North Korea fired an intercontinental ballistic missile Friday in one of its most powerful tests ever, with Japan saying the weapon may have had the range to hit the US mainland.
The missile was believed to have come down in the waters of Japan’s exclusive economic zone (EEZ), Prime Minister Fumio Kishida said as he blasted the launch as “absolutely unacceptable”.
The launch is Pyongyang’s second in two days and part of a record-breaking blitz in recent weeks, which North Korea — and some allies including Moscow — blame on the United States boosting regional security cooperation, including joint military exercises.
UN chief Antonio Guterres condemned the launch, and called on Pyongyang “to immediately desist from taking any further provocative actions,” according to his spokesperson.
The missile flew 1,000 kilometers (621 miles) at an altitude of 6,100 km, South Korea’s military said, only slightly less than the ICBM Pyongyang fired on March 24, which appeared to be the North’s most powerful such test yet.
Later on Friday, Tokyo and Washington held joint military drills in the airspace over the Sea of Japan.
“Japan Self-Defense Forces and US armed forces conducted a bilateral exercise… amid an increasingly severe security environment surrounding Japan,” a joint staff statement distributed by the Japanese defence ministry said.
“This bilateral exercise reaffirms the strong will between Japan and the United States to respond to any situation.”
US Vice President Kamala Harris convened a meeting on the sidelines of an Asia-Pacific summit in Bangkok to discuss the launch with regional leaders.
“We strongly condemn these actions and we again call for North Korea to stop further unlawful, destabilising acts,” Harris said.
Later Friday, a senior official accompanying Harris said Washington will ask China, North Korea’s primary ally, to help rein in Pyongyang.
“It will definitely be part of our diplomacy to try to get China to join the countries that are on record condemning this today,” the official said, speaking on customary condition of anonymity.
North Korea, led by Kim Jong Un, has fired scores of ballistic missiles this year — far more than any other year on record — and recent launches have been increasingly provocative, including firing a missile over Japan last month, triggering a rare air-raid warning.
On November 2, Pyongyang fired 23 missiles, including one which crossed the de facto maritime border and landed near the South’s territorial waters for the first time since the end of hostilities in the Korean War in 1953. Seoul called it “effectively a territorial invasion”.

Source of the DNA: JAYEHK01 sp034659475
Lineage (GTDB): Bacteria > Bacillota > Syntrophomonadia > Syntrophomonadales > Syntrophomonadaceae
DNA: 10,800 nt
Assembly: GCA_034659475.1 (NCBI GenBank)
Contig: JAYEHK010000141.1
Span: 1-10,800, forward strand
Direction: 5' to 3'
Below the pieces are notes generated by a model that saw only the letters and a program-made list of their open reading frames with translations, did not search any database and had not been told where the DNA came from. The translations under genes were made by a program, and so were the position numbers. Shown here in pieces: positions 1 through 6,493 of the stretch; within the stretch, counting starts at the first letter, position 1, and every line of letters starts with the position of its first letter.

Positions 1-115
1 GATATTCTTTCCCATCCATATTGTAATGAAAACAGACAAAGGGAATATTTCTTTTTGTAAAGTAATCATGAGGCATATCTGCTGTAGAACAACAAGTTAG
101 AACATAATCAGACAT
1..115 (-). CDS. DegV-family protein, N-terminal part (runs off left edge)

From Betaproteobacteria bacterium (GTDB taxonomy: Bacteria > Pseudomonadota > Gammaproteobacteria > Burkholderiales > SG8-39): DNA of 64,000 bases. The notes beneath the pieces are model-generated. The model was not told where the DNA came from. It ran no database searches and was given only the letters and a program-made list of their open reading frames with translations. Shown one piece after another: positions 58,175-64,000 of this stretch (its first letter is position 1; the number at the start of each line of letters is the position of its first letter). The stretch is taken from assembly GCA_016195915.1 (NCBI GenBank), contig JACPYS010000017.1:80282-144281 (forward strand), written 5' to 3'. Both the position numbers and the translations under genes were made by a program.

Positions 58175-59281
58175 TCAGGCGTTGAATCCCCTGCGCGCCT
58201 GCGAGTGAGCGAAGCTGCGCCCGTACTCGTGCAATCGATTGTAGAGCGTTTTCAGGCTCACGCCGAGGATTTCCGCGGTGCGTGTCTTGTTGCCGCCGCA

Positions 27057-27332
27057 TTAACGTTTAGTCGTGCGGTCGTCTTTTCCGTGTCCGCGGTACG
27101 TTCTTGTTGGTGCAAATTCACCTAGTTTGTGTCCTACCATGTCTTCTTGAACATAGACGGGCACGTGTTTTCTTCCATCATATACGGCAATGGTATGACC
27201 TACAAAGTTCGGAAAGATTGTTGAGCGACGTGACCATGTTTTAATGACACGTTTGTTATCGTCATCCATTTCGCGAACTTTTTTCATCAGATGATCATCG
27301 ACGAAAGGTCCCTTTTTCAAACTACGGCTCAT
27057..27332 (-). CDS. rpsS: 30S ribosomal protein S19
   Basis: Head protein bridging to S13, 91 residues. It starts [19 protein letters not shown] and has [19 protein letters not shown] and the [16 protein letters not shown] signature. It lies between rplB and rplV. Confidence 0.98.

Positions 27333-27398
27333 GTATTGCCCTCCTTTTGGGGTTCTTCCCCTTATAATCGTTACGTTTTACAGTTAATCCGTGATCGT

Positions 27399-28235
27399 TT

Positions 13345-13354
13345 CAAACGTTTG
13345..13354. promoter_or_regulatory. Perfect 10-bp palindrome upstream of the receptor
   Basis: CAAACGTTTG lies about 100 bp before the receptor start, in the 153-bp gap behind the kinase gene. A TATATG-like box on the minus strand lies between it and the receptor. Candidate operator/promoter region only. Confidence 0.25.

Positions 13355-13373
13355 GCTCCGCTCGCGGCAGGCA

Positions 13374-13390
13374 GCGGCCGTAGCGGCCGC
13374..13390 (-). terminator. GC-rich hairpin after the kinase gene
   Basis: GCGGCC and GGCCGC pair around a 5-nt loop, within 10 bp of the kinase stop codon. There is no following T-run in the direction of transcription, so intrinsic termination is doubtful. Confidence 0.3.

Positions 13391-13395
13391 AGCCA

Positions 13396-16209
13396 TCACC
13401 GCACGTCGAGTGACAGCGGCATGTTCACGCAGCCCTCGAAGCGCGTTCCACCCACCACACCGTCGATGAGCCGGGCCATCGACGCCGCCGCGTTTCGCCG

The next day, North Korea fired an ICBM — although Seoul said it appeared to fail mid-flight.
Friday’s ICBM was launched at a “lofted trajectory”, Tokyo’s Defence Minister Yasukazu Hamada said, meaning the missile is fired up and not out, typically to avoid overflying neighbouring countries.
He said their calculations indicated the missile “could have had a range capability of 15,000 km, depending on the weight of its warhead, and if that’s the case, it means the US mainland was within its range”.
In Washington, White House national security spokesman John Kirby said Friday’s launch, although highly concerning, was not deemed “a threat to homeland.”
‘A clear message’
The launch comes a day after North Korea fired a short-range ballistic missile in what Pyongyang said was a response to Sunday’s talks between Seoul, Tokyo and Washington.
The North’s foreign minister, Choe Son Hui, had warned that Pyongyang would take “fiercer” military action if the United States followed through on plans to strengthen its “extended deterrence” commitment to regional allies.
In addition to speaking to Seoul and Tokyo’s leaders, US President Joe Biden discussed North Korea’s recent missile tests with Chinese counterpart Xi Jinping earlier this week, as fears grow that the reclusive regime will soon carry out its seventh nuclear test.
The launches are “a clear message to the US and Japan”, said Han Kwon-hee, manager of the Missile Strategy Forum, adding the launches were “part of the North’s response to recent talks”.
Pyongyang is trying to show the South and America that its “missiles can easily break through their defence systems, no matter how much the two try to improve them”, Han added.
China, Pyongyang’s main diplomatic and economic ally, joined Russia in May in vetoing a US-led bid at the UN Security Council to tighten sanctions on North Korea.
Experts say North Korea is seizing the opportunity to conduct banned missile tests, confident of escaping further UN sanctions due to Ukraine-linked gridlock at the United Nations.